The price of tableware is set to soar after the European Commission announced today that it is imposing punitive new taxes on Chinese ceramic exports.

New taxes will send tableware prices rocketing

The price of tableware is set to soar after the European Commission announced today that it is imposing punitive new taxes on Chinese ceramic exports.

New taxes will send tableware prices rocketing

The provisional anti-dumping duties come into effect from midnight tonight, and will add between 17.6 and 58.8% to the dockside price of ceramic tabletop items and ovenware arriving in the EU from China.

The extra duties will be imposed for six months, and a decision made by next May on whether to make them permanent.

The hike in taxes is the result of a nine-month investigation by the Commission into claims by a number of unnamed European manufacturers that Chinese producers are selling their products into the EU at artificially low prices.

The threat of higher taxes has met with fierce opposition from a majority of member states, including the UK, and by the Chinese producers themselves. And anger at the move has been exacerbated because the Commission has given importers just 24 hours’ notice of the bumped-up levies.

The investigation, as reported on HousewaresLive.net back in February when it was first announced, was the largest ever made into the way China’s ceramic tableware exporters operate. The European producers lodged the complaint over concerns that the volume and prices of the Chinese exports had adversely affected their own sales, prices and market share.

The EU market for ceramic tableware and kitchenware is worth 1.5bn Euros, half of which comes from China. And in volume terms, 80% of the EU’s imports of ceramic tableware come from that country.

Twelve Chinese manufacturers now face duties of between 17.6 and 31.2%. Another 400 will be subject to 26.6% duties and the rest, accounting for 40% of China’s exports of ceramic tableware to the EU, face a 58.8% hike.

In total, over 2,000 Chinese manufacturers of household ceramics are thought to be affected by the new taxes, and they now fear losing a significant share of the market as they will be forced to pass the extra cost onto their European customers. It is estimated that the duties will add 287m Euros to importers’ costs, which retailers in turn will have to pass on to customers.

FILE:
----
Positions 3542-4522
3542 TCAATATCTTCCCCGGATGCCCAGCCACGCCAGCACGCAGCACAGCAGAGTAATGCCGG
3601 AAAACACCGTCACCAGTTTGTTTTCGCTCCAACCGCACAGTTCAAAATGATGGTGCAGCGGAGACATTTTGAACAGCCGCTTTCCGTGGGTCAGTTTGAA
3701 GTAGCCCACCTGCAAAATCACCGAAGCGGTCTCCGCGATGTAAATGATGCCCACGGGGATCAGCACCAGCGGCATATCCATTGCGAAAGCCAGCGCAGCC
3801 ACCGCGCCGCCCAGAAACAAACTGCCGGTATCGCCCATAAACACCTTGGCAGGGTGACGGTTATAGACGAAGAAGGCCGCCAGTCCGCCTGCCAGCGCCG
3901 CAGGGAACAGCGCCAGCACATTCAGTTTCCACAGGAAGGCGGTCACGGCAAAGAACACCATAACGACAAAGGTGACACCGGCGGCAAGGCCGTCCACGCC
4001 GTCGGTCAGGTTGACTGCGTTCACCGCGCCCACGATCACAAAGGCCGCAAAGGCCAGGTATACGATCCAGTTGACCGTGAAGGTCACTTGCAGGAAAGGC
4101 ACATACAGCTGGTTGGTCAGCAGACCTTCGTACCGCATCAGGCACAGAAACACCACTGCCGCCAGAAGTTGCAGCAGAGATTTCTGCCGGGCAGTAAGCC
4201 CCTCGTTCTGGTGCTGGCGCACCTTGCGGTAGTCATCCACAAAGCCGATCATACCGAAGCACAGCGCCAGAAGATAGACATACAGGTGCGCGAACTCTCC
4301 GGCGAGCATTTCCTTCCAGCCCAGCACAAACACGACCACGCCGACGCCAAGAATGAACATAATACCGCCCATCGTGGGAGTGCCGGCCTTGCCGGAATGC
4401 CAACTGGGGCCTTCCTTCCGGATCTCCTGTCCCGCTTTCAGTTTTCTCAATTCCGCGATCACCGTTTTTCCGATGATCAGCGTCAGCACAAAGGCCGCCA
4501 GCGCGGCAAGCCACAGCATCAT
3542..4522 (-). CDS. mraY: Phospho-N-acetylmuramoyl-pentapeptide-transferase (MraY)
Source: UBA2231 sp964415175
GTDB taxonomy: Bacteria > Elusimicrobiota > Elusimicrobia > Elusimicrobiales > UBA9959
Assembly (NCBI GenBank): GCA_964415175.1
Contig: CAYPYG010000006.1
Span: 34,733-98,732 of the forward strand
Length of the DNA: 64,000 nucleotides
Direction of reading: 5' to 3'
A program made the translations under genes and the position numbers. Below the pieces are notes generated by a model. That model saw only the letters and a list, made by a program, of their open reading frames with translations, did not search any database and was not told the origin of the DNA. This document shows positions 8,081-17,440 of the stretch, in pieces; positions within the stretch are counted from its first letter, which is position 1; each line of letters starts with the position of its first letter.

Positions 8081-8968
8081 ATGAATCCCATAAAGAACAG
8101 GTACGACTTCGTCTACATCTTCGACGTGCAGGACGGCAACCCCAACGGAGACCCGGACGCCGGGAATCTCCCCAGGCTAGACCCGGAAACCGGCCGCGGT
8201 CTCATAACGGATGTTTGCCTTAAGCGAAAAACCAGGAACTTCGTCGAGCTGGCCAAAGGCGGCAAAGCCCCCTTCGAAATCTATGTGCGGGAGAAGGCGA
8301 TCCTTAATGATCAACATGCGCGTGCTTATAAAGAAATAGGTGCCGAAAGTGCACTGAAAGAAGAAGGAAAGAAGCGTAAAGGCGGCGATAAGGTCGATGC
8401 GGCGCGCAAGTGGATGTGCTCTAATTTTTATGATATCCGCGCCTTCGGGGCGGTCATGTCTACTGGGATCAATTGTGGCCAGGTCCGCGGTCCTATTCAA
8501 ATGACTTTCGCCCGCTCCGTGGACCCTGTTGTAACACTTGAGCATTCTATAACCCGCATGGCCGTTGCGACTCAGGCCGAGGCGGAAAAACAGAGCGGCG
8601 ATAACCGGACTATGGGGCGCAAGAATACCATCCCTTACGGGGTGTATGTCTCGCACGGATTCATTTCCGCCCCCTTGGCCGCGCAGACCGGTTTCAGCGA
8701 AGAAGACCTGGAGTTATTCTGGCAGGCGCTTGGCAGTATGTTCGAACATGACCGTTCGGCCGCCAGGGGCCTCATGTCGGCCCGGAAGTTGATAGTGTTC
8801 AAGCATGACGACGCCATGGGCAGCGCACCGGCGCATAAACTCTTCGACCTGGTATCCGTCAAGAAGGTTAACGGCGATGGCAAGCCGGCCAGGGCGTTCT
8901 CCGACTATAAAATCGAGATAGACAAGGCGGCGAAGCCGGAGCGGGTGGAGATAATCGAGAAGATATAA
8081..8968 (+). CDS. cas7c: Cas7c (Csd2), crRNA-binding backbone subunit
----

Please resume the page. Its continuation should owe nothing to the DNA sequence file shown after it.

The British Retail Consortium said today that the taxes were “utterly at odds with the principles of free trade and will lead to pointless price rises for hard-pressed customers”.

BRC director general Stephen Robertson said: “This is the wrong decision, badly handled. The principle here is that free trade is good for the customer.

“It’s disingenuous rubbish for the Commission to claim that these extra costs can be absorbed by retailers at a time when they’re discounting non-food goods in the face of weak consumer demand. Let’s be clear – these new duties will feed through to higher prices in stores. And, because China mainly supplies the value end of the market, they will deny less well-off customers access to affordable crockery.”

He said the higher costs of Chinese products would also do nothing to help European producers, who could not manufacture enough at sufficiently low prices.

“Our members tell us that the only alternative for them, if they’re forced to look elsewhere, will be to source from other low-cost Asian countries.”

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